Last year, while delivering a talk to a group of investment professionals, I asked a simple question: “How many of you feel that you are better investors than your peers in the industry?” About 80% of the audience answered affirmatively using anonymous electronic polling devices.
While this may seem shocking and the audience chuckled, I noted that there’s nothing inherently wrong with everyone in the room being above average. After all, the room was filled with individuals who had invested time, money and efforts towards their professional development. They weren’t typical of the industry…and in fact, it is highly believable that they are better than their peers in the industry.
So I asked another question: “How may of you feel that you are better investors than your peers in this room?” This time slightly less than two-thirds (65%) of the audience answered affirmatively. Again, the audience chuckled...and this time, I joined them.
We had just demonstrated the Lake Wobegon effect , named after Garrison Keillor’s fictional town in which all children are above average. In fact, this illusory superiority is a cognitive bias that has been researched with consistent results across a host of professionals from doctors to investors to academics. It’s also found across age groups.
We humans have a very poor sense of our relative capabilities.
A survey of more than 1 million high school seniors conducted by the College Board found that 70% felt their leadership skills were above average while a mere 2% claimed “below average” capabilities. Other research has found that college seniors take approximately 3 weeks longer to complete their thesis than their most “realistic” estimate…and often around 1 week longer than their “worst case” scenario! This illusory superiority effect is more extreme in MBA programs, where almost 87% of students in one program believed they were in the top two quartiles of their class. And lest we think professors are immune, 90%+ claim to do above average work, with more than 68% believing they are among the top 25% in terms of teaching quality, according to other research.
And then…drum roll, please…for one of the most extreme manifestations of documented overconfidence in the literature. Ready? A full 93% of American drivers feel they are better than the median driver, as documented in other research.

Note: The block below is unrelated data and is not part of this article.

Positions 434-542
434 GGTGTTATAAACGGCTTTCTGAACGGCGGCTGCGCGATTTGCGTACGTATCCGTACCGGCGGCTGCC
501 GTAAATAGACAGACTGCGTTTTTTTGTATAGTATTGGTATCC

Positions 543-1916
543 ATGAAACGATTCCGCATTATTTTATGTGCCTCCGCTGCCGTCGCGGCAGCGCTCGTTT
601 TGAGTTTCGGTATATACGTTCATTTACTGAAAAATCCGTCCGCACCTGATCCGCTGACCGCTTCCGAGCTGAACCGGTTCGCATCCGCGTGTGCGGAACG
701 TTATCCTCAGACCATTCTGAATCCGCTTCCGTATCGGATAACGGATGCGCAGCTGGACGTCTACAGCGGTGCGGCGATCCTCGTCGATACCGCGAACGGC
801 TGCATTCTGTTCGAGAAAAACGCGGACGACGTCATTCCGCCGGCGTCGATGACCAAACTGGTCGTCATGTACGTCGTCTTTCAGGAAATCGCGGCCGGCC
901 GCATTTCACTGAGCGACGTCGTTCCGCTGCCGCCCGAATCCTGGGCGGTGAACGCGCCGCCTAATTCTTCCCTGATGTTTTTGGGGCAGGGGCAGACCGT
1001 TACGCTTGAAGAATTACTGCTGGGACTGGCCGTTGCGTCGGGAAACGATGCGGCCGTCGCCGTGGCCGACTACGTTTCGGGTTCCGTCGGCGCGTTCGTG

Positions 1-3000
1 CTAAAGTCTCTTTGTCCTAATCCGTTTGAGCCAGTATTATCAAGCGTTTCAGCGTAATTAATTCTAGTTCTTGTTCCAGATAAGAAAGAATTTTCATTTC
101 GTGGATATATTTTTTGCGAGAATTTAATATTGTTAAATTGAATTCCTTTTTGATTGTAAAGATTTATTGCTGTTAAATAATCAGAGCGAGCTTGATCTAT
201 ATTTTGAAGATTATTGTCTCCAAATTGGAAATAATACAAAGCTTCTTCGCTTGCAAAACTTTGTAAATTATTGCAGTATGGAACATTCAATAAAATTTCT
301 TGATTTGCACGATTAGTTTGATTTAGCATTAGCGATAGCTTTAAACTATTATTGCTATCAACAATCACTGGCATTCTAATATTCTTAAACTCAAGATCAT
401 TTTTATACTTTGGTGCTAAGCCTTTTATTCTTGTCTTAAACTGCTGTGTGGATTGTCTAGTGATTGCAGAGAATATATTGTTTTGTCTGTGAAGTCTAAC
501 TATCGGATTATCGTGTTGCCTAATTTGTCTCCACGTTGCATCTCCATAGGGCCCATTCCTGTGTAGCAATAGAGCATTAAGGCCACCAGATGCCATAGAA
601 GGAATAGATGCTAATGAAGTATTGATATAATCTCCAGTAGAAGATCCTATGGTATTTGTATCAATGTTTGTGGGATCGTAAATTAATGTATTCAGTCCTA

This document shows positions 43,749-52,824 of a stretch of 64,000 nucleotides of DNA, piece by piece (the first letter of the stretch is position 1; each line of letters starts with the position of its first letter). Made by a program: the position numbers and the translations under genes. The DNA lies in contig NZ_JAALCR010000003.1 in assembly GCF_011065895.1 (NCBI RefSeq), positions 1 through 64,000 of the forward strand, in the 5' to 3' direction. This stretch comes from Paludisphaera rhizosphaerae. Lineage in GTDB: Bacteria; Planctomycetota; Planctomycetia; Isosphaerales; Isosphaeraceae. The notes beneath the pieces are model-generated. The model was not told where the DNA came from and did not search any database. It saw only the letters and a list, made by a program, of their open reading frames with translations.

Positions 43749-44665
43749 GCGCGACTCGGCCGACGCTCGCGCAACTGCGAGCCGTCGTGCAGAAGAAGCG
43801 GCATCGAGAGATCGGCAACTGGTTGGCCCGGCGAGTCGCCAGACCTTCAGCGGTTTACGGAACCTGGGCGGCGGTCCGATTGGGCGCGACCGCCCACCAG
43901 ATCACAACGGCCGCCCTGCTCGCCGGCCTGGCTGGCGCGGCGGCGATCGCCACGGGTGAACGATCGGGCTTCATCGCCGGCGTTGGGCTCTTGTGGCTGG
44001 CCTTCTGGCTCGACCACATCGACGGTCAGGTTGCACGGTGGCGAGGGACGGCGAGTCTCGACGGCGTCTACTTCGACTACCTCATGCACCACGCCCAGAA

While it’s fun to discuss the rampant overconfidence found among students and professors, or even drivers, it can get downright scary to consider the implications in medicine. A study conducted at the Baylor College of Medicine found that doctors facing hard cases were accurate in their diagnosis a mere 6% of the time, despite having confidence comparable to how they felt on easier cases in which they were accurate more than half the time. Medical overconfidence can literally kill, as noted by a study in which 90 diagnostic errors made over a year led to 36 serious complications and 27 deaths. Yikes!
So why do we human so consistently over-rate our relative capabilities? Why do so many of us actually believe we’re better than average? One possibility is that it’s useful to do so. Overconfident people tend to be granted higher social status by their peers, as noted by many sociologists, so perhaps there are good reasons to act this way. Remember the scene in Top Gun where Viper (the flight instructor) asks Maverick (a student) if he thinks his name will be on the plaque of the best fighter pilots?
Maverick: “Yes, sir.”
Viper: “That’s pretty arrogant, considering the company you’re in.”
Maverick: “Yes, sir.”
Viper: “I like that in a pilot”
Regardless of the rationale for why so many of us believe so highly in our relative abilities, the blunt reality is that we simply cannot all be above average. Give our robust human tendency to think so, however, we might all be well served by reflecting not only on our relative strengths, but also our relative weaknesses. An honest self-assessment of our “below average” capabilities can steer us towards developing those skills, and an understanding of relative deficiencies can guide our professional development plans.
But none of this should change how we think of our relative strengths, because ultimately, what matters most is how you see yourself.